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LKP reps say they will resign to protest DP election reform

Mar 18,2019
이미지뷰
Ruling and opposition lawmakers of the parliamentary Special Committee on Political Reform meet to discuss reforming the electoral system Sunday. From left: the Bareunmirae Party’s Kim Song-sik, Justice Party’s Sim Sang-jeung, Democratic Party’s Kim Jong-min and the Party for Democracy and Peace’s Chun Jung-bae. [YONHAP]
As a legislative coalition led by the ruling Democratic Party (DP) enters a final round of negotiations to create a new electoral system in time for next year’s general election, the main opposition Liberty Korea Party (LKP) said Sunday that all of its lawmakers are willing to resign if the bill is pushed forward.

The LKP held an emergency meeting at the National Assembly on Sunday to criticize the DP’s strategy of linking the election law change with two unrelated contentious bills and use of the fast-track legislation system to pass them. The DP has formed an alliance with three opposition parties, excluding the LKP, to push forward three bills aimed at revising the election system, creating a new investigative body to go after senior public servants and redistribute investigative authority from the prosecution to the police.

Floor leaders of the DP, Bareunmirae Party, Party for Democracy and Peace and Justice Party continued their negotiation on Sunday to finalize the electoral system change. The deadline to finalize electoral districts for the April 2020 general election was last Friday.

LKP lawmakers said Sunday that it is unacceptable for the DP to link the electoral system change with two unrelated bills.

“The DP lured some opposition parties and tried to suppress those critical of the administration by introducing the new investigative body and redistributing investigative powers,” said Rep. Na Kyung-won, floor leader of the LKP. She then said that this was the Moon Jae-in administration’s attempt to operate a “Korean version of the Gestapo,” the secret police of Nazi Germany.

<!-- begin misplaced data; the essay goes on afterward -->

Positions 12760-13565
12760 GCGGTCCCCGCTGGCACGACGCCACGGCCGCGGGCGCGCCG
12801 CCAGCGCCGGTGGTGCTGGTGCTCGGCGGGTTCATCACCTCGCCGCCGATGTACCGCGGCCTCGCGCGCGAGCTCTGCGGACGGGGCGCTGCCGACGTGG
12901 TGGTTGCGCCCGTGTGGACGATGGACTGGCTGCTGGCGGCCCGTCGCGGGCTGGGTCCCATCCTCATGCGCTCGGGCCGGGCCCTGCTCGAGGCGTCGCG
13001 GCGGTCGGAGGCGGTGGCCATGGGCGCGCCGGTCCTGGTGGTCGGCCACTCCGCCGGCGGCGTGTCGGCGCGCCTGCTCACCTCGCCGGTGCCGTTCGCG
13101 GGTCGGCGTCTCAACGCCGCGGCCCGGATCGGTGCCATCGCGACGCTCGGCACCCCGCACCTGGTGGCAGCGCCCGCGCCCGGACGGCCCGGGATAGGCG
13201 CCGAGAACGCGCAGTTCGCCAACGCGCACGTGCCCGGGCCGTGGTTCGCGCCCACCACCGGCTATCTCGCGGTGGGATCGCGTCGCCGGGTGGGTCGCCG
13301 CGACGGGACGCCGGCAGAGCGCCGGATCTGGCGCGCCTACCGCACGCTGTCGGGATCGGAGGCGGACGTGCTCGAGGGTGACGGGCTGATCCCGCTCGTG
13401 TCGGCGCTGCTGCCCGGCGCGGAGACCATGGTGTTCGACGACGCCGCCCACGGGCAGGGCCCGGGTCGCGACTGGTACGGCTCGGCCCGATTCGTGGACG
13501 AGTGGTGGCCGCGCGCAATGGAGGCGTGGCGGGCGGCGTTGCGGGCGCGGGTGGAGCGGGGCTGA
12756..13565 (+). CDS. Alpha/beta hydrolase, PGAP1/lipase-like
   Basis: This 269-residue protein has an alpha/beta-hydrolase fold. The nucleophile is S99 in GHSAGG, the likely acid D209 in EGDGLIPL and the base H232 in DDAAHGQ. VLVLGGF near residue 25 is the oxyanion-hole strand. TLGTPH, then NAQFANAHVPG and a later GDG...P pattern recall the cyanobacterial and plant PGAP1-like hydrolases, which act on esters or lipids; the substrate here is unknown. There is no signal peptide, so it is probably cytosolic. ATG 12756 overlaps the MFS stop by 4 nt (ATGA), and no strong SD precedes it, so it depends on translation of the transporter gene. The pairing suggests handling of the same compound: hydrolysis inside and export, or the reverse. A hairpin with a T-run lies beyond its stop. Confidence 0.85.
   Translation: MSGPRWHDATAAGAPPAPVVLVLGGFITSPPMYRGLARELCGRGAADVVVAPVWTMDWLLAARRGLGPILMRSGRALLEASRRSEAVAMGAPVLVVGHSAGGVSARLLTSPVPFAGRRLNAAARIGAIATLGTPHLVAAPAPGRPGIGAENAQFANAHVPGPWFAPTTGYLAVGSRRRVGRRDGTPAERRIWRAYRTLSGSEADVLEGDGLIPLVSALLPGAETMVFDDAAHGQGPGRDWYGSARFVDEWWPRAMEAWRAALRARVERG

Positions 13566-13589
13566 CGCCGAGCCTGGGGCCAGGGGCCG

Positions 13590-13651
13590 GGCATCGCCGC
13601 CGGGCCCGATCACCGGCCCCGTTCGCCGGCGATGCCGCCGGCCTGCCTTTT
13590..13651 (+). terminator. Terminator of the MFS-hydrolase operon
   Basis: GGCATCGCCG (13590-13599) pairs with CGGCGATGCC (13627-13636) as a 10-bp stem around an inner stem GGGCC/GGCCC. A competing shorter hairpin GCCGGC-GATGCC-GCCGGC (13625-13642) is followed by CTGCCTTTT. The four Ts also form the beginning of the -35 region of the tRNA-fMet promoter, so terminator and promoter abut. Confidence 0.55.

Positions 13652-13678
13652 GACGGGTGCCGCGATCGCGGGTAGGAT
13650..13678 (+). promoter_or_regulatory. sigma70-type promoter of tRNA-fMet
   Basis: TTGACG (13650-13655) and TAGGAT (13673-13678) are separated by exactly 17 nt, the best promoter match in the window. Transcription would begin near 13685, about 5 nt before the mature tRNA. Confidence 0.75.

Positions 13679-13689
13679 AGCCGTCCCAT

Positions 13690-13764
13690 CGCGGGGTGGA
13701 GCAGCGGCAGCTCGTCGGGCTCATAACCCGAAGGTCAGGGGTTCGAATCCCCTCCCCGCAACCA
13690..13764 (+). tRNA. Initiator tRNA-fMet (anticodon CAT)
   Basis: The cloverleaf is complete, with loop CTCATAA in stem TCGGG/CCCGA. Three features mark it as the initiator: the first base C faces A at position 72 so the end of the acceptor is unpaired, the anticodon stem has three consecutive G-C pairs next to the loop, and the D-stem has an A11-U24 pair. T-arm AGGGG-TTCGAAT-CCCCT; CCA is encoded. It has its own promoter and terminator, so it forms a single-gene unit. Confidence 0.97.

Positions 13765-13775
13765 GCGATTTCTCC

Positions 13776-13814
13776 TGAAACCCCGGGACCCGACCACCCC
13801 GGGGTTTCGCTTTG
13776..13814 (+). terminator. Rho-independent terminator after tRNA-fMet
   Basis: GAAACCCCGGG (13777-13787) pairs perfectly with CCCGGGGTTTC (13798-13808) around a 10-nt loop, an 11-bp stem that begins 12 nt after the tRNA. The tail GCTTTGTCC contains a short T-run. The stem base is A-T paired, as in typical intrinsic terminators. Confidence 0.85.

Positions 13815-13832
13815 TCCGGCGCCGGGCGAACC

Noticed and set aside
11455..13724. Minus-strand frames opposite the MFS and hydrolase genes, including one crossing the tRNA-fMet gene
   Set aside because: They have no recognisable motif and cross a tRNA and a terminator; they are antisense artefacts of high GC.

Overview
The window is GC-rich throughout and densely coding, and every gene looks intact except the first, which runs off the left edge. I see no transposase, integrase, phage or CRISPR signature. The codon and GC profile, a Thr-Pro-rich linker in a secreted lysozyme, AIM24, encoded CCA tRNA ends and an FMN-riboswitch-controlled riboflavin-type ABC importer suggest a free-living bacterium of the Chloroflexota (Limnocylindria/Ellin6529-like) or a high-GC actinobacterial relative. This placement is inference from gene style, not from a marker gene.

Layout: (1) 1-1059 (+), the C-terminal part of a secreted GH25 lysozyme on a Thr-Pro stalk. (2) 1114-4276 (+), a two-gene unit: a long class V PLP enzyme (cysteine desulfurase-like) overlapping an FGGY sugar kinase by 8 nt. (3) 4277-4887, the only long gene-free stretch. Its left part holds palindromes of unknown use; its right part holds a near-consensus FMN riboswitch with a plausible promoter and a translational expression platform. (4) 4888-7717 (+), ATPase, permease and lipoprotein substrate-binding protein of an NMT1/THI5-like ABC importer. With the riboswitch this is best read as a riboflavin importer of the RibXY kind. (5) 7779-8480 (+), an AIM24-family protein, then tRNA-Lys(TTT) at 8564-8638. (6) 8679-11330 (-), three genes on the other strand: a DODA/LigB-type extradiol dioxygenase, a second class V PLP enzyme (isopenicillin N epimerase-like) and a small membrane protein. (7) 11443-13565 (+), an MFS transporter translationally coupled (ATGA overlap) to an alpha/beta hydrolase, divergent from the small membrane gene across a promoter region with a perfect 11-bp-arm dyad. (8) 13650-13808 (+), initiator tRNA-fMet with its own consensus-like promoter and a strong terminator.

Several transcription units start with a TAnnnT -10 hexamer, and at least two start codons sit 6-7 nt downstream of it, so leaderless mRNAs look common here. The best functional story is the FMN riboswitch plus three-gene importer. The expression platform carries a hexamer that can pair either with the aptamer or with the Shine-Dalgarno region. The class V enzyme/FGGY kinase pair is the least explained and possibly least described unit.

After the meeting, Na told reporters that it is possible for all LKP lawmakers to step down en masse to stop the DP’s strategy. “We are dealing this matter with this determination,” she said. “And the possibility is still alive and we are using it to pressure them.”

The LKP currently has 113 lawmakers in the 300-seat National Assembly. They said an early general election must occur if all of them resign at the same time, since the National Assembly is required to have more than 200 lawmakers.

The “fast-track” system was introduced to the legislature in 2014 to advance stalled bills. A bill can be designated as a fast-track item if more than three-fifths of all lawmakers, or more than three-fifths of the members of a standing committee, agree to it. It takes a maximum of 330 days to automatically schedule a vote on a fast-tracked bill.

So far, the DP and three opposition parties have agreed they want to maintain the total number of seats in the National Assembly at 300. While 225 will be allocated to electoral seats, 75 will be taken by proportional representatives, according to their agreement. As of now, 253 are representatives from electoral districts, while 47 are proportional representatives. To make the change, the lawmakers had to create a new electoral map and reduce the number of voting districts by 28.

The LKP created its own plan and announced it on Friday. According to the LKP, its lawmakers agreed to a bill that completely scraps the proportional representation system, while the number of the total lawmakers will be reduced to 270. The party said the proportional representation system has shown more drawbacks than strengths since it was introduced in 1963, and the time has come to get rid of it.

All 113 lawmakers of the LKP supported the bill.

BY SER MYO-JA [ser.myoja@joongang.co.kr]